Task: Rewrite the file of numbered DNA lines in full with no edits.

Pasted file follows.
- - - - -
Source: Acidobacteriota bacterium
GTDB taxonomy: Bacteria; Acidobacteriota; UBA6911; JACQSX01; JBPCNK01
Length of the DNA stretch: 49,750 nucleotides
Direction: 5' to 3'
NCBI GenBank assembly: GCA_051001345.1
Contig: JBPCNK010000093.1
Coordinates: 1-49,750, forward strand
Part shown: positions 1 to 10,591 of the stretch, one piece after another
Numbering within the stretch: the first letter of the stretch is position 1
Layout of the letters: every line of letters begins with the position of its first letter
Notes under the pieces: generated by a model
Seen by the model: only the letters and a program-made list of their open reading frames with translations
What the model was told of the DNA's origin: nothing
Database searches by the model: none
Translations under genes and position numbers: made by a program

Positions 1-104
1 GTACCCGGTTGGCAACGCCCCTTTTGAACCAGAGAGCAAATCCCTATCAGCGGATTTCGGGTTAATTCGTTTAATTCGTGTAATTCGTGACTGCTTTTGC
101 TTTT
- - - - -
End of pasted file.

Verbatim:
Source: Acidobacteriota bacterium
GTDB taxonomy: Bacteria; Acidobacteriota; UBA6911; JACQSX01; JBPCNK01
Length of the DNA stretch: 49,750 nucleotides
Direction: 5' to 3'
NCBI GenBank assembly: GCA_051001345.1
Contig: JBPCNK010000093.1
Coordinates: 1-49,750, forward strand
Part shown: positions 1 to 10,591 of the stretch, one piece after another
Numbering within the stretch: the first letter of the stretch is position 1
Layout of the letters: every line of letters begins with the position of its first letter
Notes under the pieces: generated by a model
Seen by the model: only the letters and a program-made list of their open reading frames with translations
What the model was told of the DNA's origin: nothing
Database searches by the model: none
Translations under genes and position numbers: made by a program

Positions 1-104
1 GTACCCGGTTGGCAACGCCCCTTTTGAACCAGAGAGCAAATCCCTATCAGCGGATTTCGGGTTAATTCGTTTAATTCGTGTAATTCGTGACTGCTTTTGC
101 TTTT